The Ending Forced Arbitration of Sexual Assault and Sexual Harassment Act is Bearing Fruit for Victims of Workplace Misconduct in New York

The recently enacted Ending Forced Arbitration of Sexual Assault and Sexual Harassment Act of 2021 (EFAA) represents one of the more impactful new laws affecting cases of workplace harassment, discrimination, and retaliation. Many employers historically force all new employees to agree to mandatory arbitration as a condition of accepting a job, then try to use that agreement to force workers’ claims of harassment into arbitration settings that the employers believed would be more advantageous to them. Now, with the EFAA in place, many workers harmed by sexual harassment can avoid that arbitration outcome, even if they signed an arbitration agreement when they took their jobs. An experienced New York sexual harassment lawyer can provide in-depth information and advice about whether the EFAA applies to your case and exactly how it may help you.

A recent case from here in New York City shows how the EFAA can work in an employee’s favor.

The employee, B.D., was an experienced costumer who, in September 2021, thought she’d landed a dream job — working as a costumer with one of Manhattan’s most prestigious dance troupes.

Like most employees starting new jobs, the costumer went through an “onboarding process” that included signing several agreements. One was a “Terms and Conditions Agreement” that contained a “Dispute Resolution Protocol.” That protocol required all employees to arbitrate “any dispute arising out of or relating to your employment with your company.”

According to the costumer, problems emerged almost right away. One, the employer allegedly did not provide her a space to lactate that met the law’s standards. In fact, the employer allegedly didn’t provide her with a private space at all, leaving her to express milk at her work desk.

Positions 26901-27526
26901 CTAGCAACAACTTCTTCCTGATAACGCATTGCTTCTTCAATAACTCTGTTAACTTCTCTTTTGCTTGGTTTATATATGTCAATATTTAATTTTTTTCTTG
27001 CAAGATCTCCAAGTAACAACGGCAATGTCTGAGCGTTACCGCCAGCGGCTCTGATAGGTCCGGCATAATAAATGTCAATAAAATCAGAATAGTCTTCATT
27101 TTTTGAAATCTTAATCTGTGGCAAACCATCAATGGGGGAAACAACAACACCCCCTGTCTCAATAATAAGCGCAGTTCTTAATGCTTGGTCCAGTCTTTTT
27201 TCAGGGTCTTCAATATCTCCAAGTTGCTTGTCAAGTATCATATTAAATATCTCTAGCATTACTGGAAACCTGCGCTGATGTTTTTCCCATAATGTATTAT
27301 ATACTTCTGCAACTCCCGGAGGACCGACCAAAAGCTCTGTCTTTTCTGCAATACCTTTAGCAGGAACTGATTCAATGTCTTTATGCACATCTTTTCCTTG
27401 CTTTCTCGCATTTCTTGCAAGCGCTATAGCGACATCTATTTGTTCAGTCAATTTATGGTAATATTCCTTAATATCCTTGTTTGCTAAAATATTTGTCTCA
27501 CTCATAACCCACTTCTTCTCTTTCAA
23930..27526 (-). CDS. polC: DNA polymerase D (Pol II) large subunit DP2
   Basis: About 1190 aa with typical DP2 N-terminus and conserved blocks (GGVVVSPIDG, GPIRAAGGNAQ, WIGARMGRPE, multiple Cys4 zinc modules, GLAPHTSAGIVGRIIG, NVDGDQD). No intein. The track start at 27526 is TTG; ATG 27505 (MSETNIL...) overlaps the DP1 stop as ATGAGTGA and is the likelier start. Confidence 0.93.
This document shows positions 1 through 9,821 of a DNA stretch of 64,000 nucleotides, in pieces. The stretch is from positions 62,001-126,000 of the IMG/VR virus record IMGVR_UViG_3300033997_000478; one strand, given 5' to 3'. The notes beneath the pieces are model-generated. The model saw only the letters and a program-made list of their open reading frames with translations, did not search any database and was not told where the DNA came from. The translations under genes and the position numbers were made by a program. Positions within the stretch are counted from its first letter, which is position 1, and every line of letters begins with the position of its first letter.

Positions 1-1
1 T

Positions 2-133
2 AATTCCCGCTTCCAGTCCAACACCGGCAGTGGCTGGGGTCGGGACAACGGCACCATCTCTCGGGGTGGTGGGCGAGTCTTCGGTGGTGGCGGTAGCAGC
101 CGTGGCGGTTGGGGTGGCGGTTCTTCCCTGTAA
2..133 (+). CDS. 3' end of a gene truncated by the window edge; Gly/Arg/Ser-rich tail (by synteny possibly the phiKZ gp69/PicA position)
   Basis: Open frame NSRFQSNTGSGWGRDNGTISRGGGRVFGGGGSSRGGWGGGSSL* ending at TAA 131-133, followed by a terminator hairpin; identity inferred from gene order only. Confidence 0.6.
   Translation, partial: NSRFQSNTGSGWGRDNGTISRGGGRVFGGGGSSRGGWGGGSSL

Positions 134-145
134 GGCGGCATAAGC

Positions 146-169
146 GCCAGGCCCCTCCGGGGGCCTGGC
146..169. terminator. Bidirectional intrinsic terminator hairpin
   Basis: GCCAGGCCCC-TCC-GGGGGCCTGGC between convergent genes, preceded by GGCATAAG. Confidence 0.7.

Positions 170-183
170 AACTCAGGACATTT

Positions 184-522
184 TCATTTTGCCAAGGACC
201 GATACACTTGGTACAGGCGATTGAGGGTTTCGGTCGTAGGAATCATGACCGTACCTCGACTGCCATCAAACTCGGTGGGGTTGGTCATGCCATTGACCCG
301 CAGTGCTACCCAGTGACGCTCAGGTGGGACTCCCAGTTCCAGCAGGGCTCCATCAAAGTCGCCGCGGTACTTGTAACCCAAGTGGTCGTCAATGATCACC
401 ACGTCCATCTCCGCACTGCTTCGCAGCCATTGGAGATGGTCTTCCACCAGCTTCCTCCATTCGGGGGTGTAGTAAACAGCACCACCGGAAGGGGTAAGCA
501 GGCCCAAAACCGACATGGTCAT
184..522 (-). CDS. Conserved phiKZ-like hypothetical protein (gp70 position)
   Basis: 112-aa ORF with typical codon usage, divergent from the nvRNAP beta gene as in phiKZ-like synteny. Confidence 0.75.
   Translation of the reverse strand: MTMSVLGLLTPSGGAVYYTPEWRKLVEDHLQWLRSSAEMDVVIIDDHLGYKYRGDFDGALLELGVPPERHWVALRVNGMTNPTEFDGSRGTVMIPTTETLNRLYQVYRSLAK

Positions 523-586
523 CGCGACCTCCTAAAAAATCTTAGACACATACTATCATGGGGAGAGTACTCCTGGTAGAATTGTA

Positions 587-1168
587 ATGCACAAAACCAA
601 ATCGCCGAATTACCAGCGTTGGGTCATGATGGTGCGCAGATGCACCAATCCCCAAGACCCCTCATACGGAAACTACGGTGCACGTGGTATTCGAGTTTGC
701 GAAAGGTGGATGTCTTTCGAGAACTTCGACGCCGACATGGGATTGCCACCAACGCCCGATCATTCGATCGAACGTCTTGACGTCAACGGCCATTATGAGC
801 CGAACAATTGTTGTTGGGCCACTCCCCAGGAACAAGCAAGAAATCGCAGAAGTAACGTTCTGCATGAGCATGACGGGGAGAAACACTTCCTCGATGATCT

Proper Pumping Accommodations Under New York Law

Failing to provide a lactating mother with an appropriate location to pump breast milk violates New York State and New York City law. In 2017, New York State enacted the Nursing Mothers in the Workplace Act. That law said that most employers must provide a pumping mother with a private room for expressing milk and that room must be close to where the nursing mother works. The space cannot be a bathroom and must have “a chair and small table or other flat surface.”

If the employer doesn’t have a dedicated room for lactation, it may utilize a private room that’s temporarily vacant. The employer may use a cubicle as a last resort, but only if it is “fully enclosed with walls at least seven feet tall.”

New York City passed Local Laws 185 and 186 in 2018. Local Law 185 says that a lactation accommodation must not be a bathroom, must be sanitary, must be “shielded from view,” and must be “free from intrusion.” The space must, at a minimum, have an electrical outlet, a chair, and a “surface on which to place a breast pump and other personal items, and nearby access to running water.”

Another gender-based problem, according to the costumer, was the executive director’s reaction to her baby (and how it differed from his treatment of male workers with children.)

Shortly after the costumer started, the company performed at the Kennedy Center in Washington, D.C. Allegedly, the baby’s presence later caused the executive director to “launch into a tirade” about the costumer bringing the baby, declaring that “it was ‘completely unacceptable for a child to appear in any [company] workspace, ever.’ The director allegedly did not “similarly criticize male employees, including [B.D.’s] husband,” for bringing their kids to work.

The company fired the costumer in July 2022, so the costumer sued for discrimination and retaliation.